Critical+Theory

Critical+Theory - Critical Paradigm and Communication...

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Unformatted text preview: Critical Paradigm and Communication Theory Critical Theory Overview Critical o Substantial societal/cultural imbalances exist that result in oppression and pain (example class distinction, gender, economic; rich vs. poor) certain people (example benefit while others are oppressed benefit • Most people do not even realize this (how are you oppressed and alienated?... “assisting the demands of oppressed getting an educational degree and how the process getting works is out of our hands, act or dress a certain way, works access to information—even the access to things we do access have are controlled ex internet sites) have o Theory should critique as a way to facilitate awareness, reform and change • Goal is NOT just to represent the social world as it exists currently exists o Focal concept here is power Focal power • Critical Paradigm: Historical Roots o Marxist Thought: • Saw the external world as humanly created, then reified and seen as objective and • This process of objectification and reification serves as a source of alienation for the individual (things turn on alienation the people that create them) the • The economic substructure and superstructure (culture, The economic superstructure politics, etc.) are sources of alienation and require alienation critique and revolution critique o Frankfurt School critical theorists: • Advocate a “revolution of consciousness” Advocate • Key concepts include alienation and critique Not going to take place the way Marxist really wanted to • Paradigm Positions o Ontology: • Meta-Theoretical Considerations o Epistemology: o Axiology • Complex and varied; social construction and realist • Habermas’s contributions: o Knowledge comes from many sources o Critical-emancipatory view sees knowledge as self-reflection; realization knowledge of need for change of • Knowledge is key to emancipation • Critic/subject relationship varies widely • Methods of knowing usually center on “critique” “critique” • Meta-Theoretical Considerations o Human Will o Stability/Change • Values should direct theories toward emancipation Values emancipation (taking positions, making ppl aware and emancipate (taking themselves) themselves) • We create structures that then restrict some • Recognition of both agency and structure • Goal here is to critique status quo and dominant view; “revolution” often needed “revolution” Current way of doing things isn’t working • Critical Theory: Key Terminology o Societal/cultural structures create power imbalances, which alienate/oppress Societal/cultural alienate/oppress o Goal is emancipation (via critique and action to raise awareness and Goal emancipation critique action educate) educate) • Power is often in the deep structure Power deep • Taken-for-granted views are ideology. Taken-for-granted ideology • Ruling elite uses a process called hegemony to get Ruling hegemony members to accept subordination members o Especially to give voice to marginalized Especially voice marginalized • Some Critical Approaches Today: o Cultural studies Cultural • Dominant minority can shape cultural practices through control of economics/media/politics control o Feminist theory • See gender as defining feature in social life • Patriarchal nature of society seen regularly • Theories work to increase awareness (inclusion) or seek change/action (revisionist) • Feminist voices are not unitary • Critical Approaches: Evaluation o Key Strengths: • Uncovers societal imbalances and hidden control Uncovers • Real advances in gender, diversity issues, working conditions, the environment, etc. conditions, o Key Weaknesses • Can encourages us to see all elites as oppressive • Focuses on power/domination more than empowerment • Elitist view that only critics can recognize oppression o Theory Criteria • Unclear beyond general emancipation goal ...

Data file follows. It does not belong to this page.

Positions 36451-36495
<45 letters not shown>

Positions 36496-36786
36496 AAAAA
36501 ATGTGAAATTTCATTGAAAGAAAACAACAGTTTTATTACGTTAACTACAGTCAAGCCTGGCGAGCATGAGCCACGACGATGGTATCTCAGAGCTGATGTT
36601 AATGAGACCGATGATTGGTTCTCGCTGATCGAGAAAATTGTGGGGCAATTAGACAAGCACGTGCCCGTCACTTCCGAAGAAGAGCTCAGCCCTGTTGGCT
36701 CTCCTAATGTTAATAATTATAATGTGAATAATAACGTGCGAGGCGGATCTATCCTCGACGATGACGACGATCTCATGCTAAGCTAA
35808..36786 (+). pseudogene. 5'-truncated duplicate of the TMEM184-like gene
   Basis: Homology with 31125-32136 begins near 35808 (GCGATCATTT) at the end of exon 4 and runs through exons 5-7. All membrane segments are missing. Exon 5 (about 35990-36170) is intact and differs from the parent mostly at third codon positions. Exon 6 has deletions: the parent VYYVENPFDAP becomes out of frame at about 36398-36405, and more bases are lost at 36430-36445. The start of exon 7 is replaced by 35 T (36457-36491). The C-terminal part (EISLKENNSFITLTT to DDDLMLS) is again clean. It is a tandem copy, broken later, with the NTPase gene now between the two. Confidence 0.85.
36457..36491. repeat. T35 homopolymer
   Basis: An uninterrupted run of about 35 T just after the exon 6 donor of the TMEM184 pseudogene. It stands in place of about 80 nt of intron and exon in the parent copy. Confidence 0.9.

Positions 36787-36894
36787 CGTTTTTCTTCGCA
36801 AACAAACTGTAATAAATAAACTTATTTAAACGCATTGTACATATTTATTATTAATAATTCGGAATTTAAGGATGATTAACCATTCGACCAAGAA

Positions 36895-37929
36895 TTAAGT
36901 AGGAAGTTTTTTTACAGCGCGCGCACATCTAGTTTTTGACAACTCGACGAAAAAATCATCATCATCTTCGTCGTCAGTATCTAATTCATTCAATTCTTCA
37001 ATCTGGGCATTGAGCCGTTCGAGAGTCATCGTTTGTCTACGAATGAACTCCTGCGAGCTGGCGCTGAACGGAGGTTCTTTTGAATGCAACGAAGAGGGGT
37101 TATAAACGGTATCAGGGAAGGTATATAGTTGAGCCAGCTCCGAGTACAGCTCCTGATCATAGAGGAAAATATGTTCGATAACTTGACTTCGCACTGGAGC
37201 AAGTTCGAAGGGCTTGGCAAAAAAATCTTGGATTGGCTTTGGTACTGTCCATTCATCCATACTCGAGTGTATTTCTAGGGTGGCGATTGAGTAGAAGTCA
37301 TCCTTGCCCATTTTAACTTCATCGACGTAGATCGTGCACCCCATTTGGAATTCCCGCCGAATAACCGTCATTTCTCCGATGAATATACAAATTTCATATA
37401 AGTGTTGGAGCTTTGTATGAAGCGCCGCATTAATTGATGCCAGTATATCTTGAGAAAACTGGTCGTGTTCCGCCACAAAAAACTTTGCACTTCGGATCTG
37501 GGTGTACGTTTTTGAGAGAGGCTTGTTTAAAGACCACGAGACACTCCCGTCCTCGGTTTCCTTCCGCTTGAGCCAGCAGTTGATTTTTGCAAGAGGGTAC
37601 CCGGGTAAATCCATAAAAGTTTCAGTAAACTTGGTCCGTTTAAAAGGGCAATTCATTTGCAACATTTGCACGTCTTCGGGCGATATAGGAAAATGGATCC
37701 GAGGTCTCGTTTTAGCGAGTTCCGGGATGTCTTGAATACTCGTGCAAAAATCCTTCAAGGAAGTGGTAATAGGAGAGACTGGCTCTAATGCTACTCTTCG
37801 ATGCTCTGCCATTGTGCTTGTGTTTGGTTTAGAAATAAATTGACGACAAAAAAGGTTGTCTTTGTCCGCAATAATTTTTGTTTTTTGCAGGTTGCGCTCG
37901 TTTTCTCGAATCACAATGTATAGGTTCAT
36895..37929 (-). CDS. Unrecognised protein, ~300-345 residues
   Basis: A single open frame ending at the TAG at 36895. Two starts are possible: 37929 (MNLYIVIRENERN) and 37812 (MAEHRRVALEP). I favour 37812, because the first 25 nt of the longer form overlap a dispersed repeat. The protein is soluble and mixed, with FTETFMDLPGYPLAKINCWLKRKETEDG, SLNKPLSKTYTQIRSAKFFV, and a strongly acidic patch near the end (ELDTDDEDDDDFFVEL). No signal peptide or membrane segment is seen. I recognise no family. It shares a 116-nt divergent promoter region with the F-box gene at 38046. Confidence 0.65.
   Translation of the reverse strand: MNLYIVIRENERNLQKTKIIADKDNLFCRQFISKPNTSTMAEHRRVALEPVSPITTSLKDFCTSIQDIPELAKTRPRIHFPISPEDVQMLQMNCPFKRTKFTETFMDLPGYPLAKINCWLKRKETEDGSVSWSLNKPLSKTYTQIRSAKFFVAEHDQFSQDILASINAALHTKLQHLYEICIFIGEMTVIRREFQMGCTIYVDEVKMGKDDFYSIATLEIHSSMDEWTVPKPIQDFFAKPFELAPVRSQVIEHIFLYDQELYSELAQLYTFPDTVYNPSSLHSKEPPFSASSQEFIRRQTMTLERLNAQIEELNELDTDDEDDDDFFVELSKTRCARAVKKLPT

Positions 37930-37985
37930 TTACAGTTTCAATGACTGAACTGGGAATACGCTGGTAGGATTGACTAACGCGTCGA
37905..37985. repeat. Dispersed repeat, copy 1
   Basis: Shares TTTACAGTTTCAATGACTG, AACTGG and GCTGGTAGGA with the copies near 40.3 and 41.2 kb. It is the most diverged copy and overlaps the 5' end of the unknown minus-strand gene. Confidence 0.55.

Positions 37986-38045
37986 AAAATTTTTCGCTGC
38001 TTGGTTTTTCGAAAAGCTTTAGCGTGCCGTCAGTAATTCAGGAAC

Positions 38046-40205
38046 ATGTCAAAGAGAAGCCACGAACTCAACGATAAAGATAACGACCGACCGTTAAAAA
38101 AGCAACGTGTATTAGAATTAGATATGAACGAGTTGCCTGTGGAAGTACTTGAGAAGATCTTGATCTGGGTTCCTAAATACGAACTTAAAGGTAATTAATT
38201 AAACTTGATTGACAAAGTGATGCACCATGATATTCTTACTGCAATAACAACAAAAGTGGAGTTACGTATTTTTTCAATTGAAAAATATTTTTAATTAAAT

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This note was uploaded on 02/08/2012 for the course COMM 200 taught by Professor Theiss during the Spring '07 term at Rutgers.

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